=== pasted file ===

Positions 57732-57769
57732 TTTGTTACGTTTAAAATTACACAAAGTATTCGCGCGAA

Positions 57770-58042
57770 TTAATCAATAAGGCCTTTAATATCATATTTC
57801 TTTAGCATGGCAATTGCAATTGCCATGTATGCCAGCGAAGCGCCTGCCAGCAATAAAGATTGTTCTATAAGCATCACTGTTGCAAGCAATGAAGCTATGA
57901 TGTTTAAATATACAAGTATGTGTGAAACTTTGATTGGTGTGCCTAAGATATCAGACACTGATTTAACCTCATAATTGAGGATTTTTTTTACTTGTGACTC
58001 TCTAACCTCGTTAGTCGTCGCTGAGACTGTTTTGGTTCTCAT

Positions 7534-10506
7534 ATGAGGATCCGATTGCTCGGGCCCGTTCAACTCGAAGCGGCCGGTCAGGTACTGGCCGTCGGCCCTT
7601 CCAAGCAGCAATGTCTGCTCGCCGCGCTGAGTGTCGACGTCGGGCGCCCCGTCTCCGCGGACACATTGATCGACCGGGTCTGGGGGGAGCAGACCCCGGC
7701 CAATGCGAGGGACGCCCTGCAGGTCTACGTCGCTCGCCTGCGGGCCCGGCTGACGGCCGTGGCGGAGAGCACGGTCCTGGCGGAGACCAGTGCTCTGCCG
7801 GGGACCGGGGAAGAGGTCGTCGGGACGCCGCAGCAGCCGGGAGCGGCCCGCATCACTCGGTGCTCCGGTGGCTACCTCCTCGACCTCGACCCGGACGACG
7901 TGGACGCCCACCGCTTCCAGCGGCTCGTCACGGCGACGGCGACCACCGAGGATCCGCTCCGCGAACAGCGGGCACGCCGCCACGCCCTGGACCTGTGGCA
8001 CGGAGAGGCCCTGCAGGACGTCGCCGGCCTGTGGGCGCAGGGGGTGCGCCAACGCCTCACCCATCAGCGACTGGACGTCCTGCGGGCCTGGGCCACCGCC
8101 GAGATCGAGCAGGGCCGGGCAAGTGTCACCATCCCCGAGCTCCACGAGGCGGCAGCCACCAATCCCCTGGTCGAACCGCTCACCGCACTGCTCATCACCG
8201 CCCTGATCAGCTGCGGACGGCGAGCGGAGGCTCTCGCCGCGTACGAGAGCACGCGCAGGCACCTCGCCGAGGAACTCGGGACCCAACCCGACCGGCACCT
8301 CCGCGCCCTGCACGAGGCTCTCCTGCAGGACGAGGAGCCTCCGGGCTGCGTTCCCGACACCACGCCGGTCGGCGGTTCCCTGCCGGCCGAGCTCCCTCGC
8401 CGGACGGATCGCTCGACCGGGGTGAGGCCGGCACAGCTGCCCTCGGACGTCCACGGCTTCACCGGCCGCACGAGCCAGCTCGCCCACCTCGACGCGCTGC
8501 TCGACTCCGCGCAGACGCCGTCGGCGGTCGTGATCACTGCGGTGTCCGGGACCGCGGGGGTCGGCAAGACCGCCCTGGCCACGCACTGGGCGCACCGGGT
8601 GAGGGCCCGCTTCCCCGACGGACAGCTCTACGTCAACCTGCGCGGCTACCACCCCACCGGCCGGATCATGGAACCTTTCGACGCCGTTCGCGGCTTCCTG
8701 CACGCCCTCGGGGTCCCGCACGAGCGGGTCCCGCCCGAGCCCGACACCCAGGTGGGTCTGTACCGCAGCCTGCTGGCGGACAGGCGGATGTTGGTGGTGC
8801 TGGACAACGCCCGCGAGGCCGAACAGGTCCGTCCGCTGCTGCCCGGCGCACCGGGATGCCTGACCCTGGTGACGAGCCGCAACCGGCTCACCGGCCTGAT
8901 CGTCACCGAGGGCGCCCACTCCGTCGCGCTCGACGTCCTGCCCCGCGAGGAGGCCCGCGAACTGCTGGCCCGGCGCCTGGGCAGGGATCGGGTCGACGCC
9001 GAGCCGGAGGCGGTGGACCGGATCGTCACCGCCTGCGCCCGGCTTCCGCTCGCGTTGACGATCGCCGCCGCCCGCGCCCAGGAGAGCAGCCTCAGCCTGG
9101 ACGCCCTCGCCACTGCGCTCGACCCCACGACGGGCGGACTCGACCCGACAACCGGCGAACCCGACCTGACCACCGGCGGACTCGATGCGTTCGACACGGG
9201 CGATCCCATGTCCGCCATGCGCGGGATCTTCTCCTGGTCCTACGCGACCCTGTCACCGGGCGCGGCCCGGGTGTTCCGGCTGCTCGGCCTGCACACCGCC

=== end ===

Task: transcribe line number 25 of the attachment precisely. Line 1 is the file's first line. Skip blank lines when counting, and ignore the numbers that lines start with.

9101 ACGCCCTCGCCACTGCGCTCGACCCCACGACGGGCGGACTCGACCCGACAACCGGCGAACCCGACCTGACCACCGGCGGACTCGATGCGTTCGACACGGG